By Douglas N. Burdett - Published on Amazon.com
Format: Paperback Verified Purchase
Hi I’m Douglas Burdett, host of The Marketing Book Podcast and I’d like to tell you about the book “Non-Obvious 2017 Edition: How To Think Different, Curate Ideas & Predict The Future” by Rohit Bhargava.

When my kids were growing up, I was always surprised when people I hadn’t seen for a while commented on how much the kids had grown. I was surprised because since I was with the kids every day, I never noticed the change. That’s sort of the sensation I experience when reading Rohit Bhargava’s bestselling annual “Non-Obvious” books. Because we live in this always-on age of information abundance, or information oversaturation, it’s become even more difficult to separate all the signals from the noise.

Rohit Bhargava’s “Non-Obvious” is the antidote to that. Throughout each year, he closely observes the world around us and methodically curates the trends that matter. He categorizes them into 5 broad areas with three trends in each:

1) Culture & Consumer Behavior
2) Marketing & Social Media
3) Media & Education
4) Technology & Design
5) Economics & Entrepreneurship

And in the book he shows you exactly how he does it so that you can learn how to better observe, think differently, and identify trends that mean something. So you might be wondering, how accurate is he? Well, with each edition he looks back and reviews all the trends from previous years and grades his previous predictions. And you know what? He’s got pretty good grades.

In this year’s edition, one of the marketing trends Rohit has introduced is “passive loyalty.” He explains that “as switching from brand to brand becomes easier and technology empowers consumers – a new understanding of loyalty challenges brands to get smarter about earning true loyalty.”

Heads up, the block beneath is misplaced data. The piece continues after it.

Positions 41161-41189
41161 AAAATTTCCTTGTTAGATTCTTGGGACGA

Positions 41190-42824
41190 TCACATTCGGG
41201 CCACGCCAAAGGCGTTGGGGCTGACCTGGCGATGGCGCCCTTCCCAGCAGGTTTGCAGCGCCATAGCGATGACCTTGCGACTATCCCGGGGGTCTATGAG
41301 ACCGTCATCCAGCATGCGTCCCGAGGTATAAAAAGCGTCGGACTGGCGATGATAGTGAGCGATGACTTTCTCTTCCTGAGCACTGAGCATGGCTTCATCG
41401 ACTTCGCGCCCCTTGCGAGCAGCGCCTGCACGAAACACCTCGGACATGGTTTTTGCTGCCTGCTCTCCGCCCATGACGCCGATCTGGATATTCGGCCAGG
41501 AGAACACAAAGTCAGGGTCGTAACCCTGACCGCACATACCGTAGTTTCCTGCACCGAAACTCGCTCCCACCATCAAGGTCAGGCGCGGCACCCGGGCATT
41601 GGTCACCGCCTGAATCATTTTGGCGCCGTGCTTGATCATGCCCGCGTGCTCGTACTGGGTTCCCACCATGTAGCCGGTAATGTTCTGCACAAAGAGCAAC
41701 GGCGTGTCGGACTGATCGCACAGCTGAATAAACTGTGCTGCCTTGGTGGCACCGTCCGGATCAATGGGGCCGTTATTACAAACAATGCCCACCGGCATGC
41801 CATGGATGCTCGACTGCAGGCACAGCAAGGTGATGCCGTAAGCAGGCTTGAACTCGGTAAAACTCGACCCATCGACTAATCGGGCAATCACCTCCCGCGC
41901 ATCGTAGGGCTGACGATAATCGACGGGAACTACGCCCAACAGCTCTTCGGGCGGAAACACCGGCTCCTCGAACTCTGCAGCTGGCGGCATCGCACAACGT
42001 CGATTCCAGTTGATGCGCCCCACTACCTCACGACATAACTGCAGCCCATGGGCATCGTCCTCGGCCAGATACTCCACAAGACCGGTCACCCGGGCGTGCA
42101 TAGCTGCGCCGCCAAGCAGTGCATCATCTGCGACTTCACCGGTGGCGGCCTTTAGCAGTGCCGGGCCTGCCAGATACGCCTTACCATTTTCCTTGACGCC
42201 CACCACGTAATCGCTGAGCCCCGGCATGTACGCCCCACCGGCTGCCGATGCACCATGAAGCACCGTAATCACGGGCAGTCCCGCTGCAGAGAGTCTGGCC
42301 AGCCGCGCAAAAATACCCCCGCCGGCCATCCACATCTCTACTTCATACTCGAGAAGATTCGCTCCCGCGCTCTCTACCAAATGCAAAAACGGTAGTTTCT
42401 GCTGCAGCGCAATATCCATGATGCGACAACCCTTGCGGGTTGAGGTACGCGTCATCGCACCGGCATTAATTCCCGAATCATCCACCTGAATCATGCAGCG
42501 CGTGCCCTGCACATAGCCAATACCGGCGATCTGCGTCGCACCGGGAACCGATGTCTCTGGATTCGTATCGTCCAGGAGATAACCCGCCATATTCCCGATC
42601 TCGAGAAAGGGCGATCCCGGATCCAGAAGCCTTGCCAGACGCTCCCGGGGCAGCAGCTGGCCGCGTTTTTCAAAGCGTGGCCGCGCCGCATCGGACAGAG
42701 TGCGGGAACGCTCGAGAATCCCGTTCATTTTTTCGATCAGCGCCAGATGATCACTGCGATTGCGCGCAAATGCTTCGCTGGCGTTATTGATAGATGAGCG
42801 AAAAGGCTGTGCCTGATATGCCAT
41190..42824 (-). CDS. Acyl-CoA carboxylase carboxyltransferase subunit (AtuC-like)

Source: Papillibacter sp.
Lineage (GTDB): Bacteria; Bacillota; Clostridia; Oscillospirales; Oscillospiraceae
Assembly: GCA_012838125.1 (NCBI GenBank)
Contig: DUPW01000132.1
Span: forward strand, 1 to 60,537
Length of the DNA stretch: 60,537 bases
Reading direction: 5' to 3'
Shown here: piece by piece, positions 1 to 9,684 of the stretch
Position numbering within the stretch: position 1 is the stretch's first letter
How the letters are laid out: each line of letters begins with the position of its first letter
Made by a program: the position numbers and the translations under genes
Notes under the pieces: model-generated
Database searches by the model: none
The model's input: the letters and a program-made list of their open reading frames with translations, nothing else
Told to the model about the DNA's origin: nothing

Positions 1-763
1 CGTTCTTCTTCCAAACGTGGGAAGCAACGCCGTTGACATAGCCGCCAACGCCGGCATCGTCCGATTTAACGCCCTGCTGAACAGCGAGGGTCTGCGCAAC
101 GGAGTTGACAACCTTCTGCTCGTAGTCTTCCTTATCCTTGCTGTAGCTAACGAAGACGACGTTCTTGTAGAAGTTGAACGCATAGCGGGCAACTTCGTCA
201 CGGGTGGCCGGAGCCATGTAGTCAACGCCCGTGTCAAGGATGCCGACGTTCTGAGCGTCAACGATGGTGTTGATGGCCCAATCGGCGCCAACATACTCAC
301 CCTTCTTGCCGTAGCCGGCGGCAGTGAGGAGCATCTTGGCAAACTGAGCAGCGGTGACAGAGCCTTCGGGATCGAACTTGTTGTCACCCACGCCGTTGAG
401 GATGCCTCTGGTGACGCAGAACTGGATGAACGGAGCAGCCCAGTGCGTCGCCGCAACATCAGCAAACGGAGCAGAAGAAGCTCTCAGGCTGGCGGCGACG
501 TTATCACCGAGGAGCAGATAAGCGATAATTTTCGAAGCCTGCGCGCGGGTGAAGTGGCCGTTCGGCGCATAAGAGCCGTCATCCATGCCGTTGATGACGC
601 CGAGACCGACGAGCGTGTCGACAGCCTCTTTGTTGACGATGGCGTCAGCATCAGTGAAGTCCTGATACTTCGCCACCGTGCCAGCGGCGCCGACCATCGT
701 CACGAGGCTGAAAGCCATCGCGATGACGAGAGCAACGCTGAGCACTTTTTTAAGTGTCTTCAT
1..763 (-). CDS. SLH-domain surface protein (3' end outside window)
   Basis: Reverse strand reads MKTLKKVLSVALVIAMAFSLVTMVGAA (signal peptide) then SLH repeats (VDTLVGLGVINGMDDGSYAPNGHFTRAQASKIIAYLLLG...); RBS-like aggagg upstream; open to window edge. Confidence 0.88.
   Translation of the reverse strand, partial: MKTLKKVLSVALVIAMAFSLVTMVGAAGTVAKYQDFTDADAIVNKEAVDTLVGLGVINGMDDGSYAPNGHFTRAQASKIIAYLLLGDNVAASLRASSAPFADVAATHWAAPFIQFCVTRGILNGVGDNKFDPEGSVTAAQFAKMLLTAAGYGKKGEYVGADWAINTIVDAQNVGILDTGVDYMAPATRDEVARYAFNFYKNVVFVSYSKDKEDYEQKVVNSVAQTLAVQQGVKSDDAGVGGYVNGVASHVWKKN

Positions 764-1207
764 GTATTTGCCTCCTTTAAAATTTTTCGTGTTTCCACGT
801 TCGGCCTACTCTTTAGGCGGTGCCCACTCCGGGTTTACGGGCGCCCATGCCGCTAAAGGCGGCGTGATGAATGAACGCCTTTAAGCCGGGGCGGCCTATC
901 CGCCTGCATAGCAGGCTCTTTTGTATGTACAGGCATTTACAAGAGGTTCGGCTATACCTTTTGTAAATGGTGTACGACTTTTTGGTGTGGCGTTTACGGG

He argues that there is a huge difference between a satisfied customer and a loyal one. He goes on to explain why it matters and how to use this trend.

My favorite marketing trend profiled in this year’s book that was first identified in his 2014 edition is that of “lovable imperfection.”

What’s lovable imperfection? “As people seek out more personal and human experiences, brands and creators intentionally focus on using personality, quirkiness and intentional imperfections to make their products and experiences more human, authentic and desirable.”

Just a suggestion to the marketing world out there – when a trend first identified three years ago is brought back, if you haven’t already, you might want to work this insight into how you communicate with your customers. Most of us have our heads down throughout the year working really hard and fast and we don’t always have the time to slow down and think about the larger trends that are occurring.

If you only do that once a year, "Non-Obvious" is the chance to help you profitably discern the overall patterns from the mass of detail in our everyday lives.

And to listen to an interview with Rohit Bhargava about Non-Obvious 2017, visit MarketingBookPodcast.com
8 of 8 people found the following review helpful
5.0 out of 5 stars Valuable and Useful "How To" for Elevating Ideas with Relevance 5 December 2016
By S. Sones - Published on Amazon.com
Format: Kindle Edition Verified Purchase